Editorial Note: I originally wrote this post for the SubMain blog. You can check out the original here, at their site. While you’re there, take a look at CodeIt.Right to help you automate elements of your code reviews.
“You never concatenate strings. Instead, always use a StringBuilder.”
I feel pretty confident that any C# developer that has ever worked in a group has heard this admonition at least once. This represents one of those bits of developer wisdom that the world expects you to just memorize. Over the course of your career, these add up. And once they do, grizzled veterans engage in a sort of comparative jousting for rank. The internet encourages them and eggs them on.
“How can you call yourself a senior C# developer and not know how to serialize objects to XML?!”
With two evenly matched veterans swinging language swords at one another, this volley may continue for a while. Eventually, though, one falters and pecking order is established.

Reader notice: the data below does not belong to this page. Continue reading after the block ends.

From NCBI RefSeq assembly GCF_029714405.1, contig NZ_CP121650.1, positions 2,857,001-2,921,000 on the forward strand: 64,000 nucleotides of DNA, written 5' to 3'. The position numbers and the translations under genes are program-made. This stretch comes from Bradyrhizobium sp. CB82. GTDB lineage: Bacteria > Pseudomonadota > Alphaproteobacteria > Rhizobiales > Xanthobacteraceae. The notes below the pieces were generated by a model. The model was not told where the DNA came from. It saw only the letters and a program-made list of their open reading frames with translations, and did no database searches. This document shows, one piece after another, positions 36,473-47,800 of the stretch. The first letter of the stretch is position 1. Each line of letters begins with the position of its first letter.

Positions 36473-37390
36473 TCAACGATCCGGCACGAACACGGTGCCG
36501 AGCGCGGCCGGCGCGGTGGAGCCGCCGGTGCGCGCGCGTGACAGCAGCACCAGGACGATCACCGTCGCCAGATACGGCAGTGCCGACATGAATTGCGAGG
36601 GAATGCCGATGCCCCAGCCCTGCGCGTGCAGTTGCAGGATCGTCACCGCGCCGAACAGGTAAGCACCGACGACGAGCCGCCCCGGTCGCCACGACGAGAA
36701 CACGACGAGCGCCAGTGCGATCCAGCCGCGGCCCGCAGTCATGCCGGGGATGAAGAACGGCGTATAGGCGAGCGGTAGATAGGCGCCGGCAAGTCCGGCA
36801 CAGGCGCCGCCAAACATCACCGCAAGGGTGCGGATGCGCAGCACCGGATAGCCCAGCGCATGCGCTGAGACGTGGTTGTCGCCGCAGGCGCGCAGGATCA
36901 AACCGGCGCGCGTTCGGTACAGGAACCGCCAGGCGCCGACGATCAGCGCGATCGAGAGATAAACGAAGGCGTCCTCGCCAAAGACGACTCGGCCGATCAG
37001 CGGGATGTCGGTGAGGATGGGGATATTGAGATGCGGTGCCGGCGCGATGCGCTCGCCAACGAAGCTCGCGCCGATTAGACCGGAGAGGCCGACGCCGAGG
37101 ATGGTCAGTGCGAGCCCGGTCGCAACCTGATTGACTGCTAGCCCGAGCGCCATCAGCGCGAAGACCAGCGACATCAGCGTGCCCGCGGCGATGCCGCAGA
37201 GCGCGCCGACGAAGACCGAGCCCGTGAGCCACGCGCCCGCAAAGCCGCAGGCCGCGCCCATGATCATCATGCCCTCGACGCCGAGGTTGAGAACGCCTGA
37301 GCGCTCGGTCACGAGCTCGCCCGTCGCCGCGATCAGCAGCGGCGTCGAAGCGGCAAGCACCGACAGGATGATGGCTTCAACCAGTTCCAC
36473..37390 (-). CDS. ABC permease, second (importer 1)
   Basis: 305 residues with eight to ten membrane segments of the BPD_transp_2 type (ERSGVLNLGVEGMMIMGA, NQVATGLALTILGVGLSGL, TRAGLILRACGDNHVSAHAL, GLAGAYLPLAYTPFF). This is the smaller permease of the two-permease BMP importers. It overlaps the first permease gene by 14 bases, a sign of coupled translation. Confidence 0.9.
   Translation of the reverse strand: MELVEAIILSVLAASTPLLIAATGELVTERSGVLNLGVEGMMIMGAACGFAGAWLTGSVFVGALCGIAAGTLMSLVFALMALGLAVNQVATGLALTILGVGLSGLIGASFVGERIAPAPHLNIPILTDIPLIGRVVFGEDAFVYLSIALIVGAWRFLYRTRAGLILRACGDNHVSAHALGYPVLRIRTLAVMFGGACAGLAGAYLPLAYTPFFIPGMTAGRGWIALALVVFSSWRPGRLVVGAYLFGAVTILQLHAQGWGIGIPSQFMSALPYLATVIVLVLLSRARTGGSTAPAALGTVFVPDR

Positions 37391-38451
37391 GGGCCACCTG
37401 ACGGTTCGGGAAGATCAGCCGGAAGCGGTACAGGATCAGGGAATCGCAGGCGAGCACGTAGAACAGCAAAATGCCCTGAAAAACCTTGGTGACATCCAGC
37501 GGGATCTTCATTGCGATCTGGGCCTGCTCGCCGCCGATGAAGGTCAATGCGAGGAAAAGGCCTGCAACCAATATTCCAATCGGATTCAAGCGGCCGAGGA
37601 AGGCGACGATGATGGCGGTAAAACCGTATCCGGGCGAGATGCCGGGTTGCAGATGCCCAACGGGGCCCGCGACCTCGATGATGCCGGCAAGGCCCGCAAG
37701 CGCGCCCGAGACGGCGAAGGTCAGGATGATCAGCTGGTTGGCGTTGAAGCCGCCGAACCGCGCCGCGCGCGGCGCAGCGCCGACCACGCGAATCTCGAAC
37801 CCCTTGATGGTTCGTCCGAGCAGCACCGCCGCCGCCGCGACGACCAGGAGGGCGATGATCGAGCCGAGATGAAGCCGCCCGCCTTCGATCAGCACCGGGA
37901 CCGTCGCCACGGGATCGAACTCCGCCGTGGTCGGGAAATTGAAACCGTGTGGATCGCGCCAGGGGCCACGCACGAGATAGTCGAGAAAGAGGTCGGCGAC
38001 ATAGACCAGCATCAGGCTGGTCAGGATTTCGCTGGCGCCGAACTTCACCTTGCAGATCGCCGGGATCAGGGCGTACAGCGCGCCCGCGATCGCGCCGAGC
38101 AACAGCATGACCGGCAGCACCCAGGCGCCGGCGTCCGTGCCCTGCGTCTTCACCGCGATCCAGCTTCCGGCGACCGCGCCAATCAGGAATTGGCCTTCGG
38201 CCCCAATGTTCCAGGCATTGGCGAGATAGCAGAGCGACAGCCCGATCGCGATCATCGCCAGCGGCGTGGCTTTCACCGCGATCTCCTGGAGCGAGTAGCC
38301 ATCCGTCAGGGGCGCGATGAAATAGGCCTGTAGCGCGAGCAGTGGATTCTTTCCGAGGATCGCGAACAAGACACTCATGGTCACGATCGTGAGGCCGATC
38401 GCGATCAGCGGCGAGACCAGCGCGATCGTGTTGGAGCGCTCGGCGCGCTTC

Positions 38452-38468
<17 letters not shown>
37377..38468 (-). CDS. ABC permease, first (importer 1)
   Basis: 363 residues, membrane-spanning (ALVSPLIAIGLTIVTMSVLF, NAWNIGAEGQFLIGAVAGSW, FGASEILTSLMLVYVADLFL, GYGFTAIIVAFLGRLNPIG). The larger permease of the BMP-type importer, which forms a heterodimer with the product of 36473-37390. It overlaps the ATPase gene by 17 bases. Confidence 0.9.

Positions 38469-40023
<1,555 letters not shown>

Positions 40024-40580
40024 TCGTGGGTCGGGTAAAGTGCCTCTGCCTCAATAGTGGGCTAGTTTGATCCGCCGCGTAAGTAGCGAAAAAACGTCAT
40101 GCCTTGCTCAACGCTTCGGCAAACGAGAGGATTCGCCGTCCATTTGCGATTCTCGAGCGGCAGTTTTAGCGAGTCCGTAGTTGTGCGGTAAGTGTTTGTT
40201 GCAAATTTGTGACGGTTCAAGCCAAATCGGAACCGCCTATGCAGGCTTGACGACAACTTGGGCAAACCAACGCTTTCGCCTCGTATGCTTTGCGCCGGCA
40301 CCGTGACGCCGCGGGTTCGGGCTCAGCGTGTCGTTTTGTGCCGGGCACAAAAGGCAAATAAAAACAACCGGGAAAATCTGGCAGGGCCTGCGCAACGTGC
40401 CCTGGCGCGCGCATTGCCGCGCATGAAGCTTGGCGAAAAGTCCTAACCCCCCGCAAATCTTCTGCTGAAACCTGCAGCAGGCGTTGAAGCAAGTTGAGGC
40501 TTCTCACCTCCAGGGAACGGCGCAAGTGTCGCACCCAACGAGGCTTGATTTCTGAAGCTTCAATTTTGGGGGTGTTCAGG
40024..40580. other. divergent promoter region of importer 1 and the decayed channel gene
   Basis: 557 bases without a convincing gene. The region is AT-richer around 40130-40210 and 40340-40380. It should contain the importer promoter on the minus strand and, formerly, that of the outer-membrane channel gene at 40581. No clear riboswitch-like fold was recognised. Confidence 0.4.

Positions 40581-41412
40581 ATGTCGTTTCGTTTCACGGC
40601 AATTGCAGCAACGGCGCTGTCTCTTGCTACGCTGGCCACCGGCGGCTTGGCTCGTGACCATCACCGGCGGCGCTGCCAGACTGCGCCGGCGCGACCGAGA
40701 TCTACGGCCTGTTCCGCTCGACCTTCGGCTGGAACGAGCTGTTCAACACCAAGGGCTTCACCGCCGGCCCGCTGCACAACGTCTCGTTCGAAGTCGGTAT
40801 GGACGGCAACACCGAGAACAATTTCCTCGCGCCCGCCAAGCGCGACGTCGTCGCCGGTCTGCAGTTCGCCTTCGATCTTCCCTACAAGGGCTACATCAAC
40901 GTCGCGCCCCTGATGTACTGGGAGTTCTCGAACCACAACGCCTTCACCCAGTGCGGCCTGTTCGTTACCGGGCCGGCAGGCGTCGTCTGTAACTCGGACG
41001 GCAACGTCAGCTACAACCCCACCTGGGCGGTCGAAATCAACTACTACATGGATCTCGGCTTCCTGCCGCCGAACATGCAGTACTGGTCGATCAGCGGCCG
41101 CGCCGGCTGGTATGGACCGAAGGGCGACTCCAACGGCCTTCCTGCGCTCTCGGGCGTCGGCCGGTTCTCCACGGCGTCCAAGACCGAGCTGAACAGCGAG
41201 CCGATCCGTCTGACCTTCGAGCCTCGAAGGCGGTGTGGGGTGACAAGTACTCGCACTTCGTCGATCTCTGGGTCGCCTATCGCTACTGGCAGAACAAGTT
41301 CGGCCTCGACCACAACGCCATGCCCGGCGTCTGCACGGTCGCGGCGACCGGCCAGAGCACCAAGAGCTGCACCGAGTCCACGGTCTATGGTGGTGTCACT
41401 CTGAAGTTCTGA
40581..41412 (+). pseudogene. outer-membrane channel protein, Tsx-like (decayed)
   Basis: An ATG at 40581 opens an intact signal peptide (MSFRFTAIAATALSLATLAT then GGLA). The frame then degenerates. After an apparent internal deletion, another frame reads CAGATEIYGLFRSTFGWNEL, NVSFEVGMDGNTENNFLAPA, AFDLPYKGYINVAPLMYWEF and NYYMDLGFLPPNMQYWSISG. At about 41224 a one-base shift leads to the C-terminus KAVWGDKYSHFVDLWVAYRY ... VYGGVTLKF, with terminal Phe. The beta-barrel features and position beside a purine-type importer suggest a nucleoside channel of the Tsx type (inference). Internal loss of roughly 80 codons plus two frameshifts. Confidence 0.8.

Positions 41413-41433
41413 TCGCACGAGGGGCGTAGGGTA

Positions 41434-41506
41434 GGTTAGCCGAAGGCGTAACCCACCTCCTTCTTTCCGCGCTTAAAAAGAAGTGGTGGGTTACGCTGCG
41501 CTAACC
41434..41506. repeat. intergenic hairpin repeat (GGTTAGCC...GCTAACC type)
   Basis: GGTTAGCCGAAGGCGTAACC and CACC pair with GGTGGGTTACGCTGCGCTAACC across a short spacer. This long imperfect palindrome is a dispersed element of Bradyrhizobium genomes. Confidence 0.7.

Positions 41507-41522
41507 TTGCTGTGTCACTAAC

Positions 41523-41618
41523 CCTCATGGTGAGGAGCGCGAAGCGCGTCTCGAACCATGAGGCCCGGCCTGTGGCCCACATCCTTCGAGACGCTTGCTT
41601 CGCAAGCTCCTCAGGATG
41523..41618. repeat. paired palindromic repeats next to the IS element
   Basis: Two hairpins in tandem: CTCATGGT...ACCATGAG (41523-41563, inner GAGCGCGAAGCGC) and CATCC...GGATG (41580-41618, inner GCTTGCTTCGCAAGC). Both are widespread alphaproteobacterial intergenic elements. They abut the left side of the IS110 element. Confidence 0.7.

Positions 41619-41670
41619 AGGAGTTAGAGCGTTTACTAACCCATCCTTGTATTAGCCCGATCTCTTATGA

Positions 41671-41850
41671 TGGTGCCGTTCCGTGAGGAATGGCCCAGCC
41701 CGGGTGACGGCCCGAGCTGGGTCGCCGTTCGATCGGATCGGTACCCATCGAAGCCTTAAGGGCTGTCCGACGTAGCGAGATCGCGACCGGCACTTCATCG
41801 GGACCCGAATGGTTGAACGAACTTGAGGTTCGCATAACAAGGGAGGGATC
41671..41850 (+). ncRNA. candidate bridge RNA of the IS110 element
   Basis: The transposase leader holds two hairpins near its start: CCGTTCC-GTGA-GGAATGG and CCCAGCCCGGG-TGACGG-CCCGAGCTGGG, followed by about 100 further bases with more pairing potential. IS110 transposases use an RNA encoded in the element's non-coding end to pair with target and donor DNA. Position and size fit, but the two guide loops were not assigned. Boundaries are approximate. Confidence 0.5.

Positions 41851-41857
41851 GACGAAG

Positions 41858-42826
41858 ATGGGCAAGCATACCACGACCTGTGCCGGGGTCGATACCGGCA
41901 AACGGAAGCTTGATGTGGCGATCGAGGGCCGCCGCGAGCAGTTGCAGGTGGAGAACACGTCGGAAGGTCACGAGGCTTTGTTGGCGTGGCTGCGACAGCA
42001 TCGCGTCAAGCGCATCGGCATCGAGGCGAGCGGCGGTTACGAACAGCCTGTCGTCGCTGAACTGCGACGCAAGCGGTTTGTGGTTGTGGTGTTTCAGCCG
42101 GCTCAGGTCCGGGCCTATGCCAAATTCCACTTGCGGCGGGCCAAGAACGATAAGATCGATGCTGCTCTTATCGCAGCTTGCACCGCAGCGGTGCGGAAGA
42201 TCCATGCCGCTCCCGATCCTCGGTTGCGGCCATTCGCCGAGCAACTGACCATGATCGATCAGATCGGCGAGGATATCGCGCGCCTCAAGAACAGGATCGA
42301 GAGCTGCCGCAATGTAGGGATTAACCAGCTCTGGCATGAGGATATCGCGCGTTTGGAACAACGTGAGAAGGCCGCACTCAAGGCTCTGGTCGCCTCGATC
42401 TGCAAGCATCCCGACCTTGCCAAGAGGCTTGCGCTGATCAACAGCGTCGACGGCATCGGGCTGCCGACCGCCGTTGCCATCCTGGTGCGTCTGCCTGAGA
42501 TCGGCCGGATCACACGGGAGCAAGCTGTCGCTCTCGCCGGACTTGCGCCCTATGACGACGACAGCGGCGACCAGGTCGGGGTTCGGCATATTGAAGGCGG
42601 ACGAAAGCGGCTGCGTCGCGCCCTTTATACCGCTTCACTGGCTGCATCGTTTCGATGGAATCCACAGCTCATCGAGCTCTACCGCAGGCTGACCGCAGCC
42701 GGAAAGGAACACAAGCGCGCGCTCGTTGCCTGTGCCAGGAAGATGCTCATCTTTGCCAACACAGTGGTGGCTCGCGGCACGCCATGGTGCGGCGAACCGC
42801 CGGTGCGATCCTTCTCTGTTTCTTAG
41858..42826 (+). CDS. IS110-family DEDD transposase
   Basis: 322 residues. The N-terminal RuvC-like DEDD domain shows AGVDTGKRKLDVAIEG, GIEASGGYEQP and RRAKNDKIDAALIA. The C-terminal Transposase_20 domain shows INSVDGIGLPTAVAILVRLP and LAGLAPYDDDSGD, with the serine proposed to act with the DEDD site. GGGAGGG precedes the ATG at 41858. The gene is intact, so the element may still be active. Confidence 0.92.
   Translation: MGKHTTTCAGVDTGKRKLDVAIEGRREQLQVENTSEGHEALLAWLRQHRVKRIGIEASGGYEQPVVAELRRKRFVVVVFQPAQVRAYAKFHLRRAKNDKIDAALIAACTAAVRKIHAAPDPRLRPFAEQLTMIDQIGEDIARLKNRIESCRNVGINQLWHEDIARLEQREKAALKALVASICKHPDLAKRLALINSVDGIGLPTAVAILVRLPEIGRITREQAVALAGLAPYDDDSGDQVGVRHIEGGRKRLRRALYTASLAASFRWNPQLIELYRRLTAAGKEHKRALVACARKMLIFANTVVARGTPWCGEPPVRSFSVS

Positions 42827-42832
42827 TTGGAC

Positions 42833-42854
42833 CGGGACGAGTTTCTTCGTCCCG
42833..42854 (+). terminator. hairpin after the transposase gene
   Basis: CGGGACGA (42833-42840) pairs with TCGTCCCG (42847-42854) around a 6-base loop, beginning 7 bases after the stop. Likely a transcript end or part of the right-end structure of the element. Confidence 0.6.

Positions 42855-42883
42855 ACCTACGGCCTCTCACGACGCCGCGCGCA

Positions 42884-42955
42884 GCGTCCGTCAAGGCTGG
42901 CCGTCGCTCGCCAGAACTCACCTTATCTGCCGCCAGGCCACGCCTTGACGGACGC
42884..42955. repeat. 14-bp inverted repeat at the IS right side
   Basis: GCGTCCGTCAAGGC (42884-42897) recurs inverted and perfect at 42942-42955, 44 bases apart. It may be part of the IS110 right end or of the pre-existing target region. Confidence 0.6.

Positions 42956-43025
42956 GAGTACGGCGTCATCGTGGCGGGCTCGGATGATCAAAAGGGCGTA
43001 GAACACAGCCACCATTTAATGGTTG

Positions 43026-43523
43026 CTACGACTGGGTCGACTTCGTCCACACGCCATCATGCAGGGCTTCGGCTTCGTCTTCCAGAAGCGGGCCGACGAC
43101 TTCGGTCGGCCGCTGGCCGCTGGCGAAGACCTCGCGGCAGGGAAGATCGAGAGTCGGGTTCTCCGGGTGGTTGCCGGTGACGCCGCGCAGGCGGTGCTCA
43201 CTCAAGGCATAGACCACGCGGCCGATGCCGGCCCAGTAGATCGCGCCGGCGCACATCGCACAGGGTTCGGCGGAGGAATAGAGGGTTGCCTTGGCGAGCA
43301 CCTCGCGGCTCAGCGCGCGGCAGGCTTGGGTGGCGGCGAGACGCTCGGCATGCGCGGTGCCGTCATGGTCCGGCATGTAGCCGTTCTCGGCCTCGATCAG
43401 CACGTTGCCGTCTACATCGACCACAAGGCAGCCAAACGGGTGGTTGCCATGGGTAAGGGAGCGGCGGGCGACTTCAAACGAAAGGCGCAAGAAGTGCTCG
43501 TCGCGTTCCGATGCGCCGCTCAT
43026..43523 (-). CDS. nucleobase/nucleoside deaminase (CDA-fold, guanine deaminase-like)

Static Analyzers to the Rescue
I must confess. I tend to do horribly at this sort of thing. Despite having relatively good memory retention ability in theory, I have a critical Achilles Heel in this regard. Specifically, I can only retain information that interests me. And building up a massive arsenal of programming language “how-could-yous” for dueling purposes just doesn’t interest me. It doesn’t solve any problem that I have.
And, really, why should it? Early in my career, I figured out the joy of static analyzers in pretty short order. Just as the ubiquity of search engines means I don’t need to memorize algorithms, the presence of static analyzers saves me from cognitively carrying around giant checklists of programming sins to avoid. I rejoiced in this discovery. Suddenly, I could solve interesting problems and trust the equivalent of programmer spell check to take care of the boring stuff.
Oh, don’t get me wrong. After the analyzers slapped me, I internalized the lessons. But I never bothered to go out of my way to do so. I learned only in response to an actual, immediate problem. “I don’t like seeing warnings, so let me figure out the issue and subsequently avoid it.”